I was listening to the Brian Lehrer show on NPR after Thanksgiving...he had three of NY's "top chefs" (as Lehrer put it; but I know better. NY's top chef lives with me and he couldn't be on the show because he was playing ultimate frisbee in the Turkey Bowl at the time) on the program talking about incorporating recipes from other cultures into the traditional American Meal. The host invited recent immigrants to call in and talk about the alterations to the meal that they had made for their families.
It was a great program, but two of the "top chefs" said that it was impossible to cook a turkey like they show it in the magazines: perfectly bronzed and evenly cooked. One of them said that the only way to ensure that the legs were cooked the whole way through and the breasts weren't too dry was to separate the legs from the breast and cook them separately. I wanted to call in and tell them that they were mistaken, but Lehrer had asked immigrants to call in, so I felt like I shouldn't. But let me set the record straight here:
You can absolutely cook a magazine-cover beautiful turkey that's moist all the way through.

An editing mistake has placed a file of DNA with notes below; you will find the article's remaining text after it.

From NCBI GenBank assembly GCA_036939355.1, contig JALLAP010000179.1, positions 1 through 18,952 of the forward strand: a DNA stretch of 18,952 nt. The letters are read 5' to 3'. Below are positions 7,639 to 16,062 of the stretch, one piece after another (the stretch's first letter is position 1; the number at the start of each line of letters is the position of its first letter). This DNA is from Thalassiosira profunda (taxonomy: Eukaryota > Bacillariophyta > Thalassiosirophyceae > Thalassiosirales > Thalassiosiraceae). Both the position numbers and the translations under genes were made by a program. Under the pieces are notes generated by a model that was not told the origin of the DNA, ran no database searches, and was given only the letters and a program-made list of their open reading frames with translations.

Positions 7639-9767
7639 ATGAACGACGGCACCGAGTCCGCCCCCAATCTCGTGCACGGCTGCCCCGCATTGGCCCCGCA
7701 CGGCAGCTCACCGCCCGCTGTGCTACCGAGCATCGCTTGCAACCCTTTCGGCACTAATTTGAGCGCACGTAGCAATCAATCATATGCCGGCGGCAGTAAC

The secret? Brining, seasoning, and basting.
We brined our 20 lb turkey in a big trash bag in a cooler on our back porch for about two days. I used enough water to fully immerse the turkey, 2 cups of kosher salt, a healthy Tbsp of pepper,2 onions (quartered), a few cloves of garlic, and bunch of fresh herbs (rosemary, thyme, a bit of oregano). You can throw in some carrots or celery cut into fours; I didn't this year, but it's worked in the past.
Don't stuff the turkey! Just season it well. We put a few stalks of celery, about 5 cloves or garlic, salt, pepper, and uncut herbs in the cavity (the same as above, thyme, rosemary, and oregano--on their stems)--all tossed with some olive oil. We brushed olive oil over and dusted the turkey with paprika, salt, pepper, and a bit of cumin and put it in the oven covered.
Every hour or so, we took a look and basted the turkey with the juices from the bottom of the pan, being careful to continually spread the herbs over the turkey with its juices.
We took the aluminum foil off of the turkey about 35 minutes before it was done and re-seasoned with paprika, pepper, and a little bit more salt so that the skin would get crispy and brown.
You don't need one of those pop-up things to tell you if the turkey is cooked. In general, you cook a turkey by calculating 20 minutes per pound at 375. When you think it should be done, stick a knife in the joint of the hip of the turkey (where the leg joins the body) to the bone, and if the juices are clear, it should be done.
If you're nervous, you can always slice into the turkey and take a look. If you slice neatly enough, no one will ever know.
So now you know. For next year.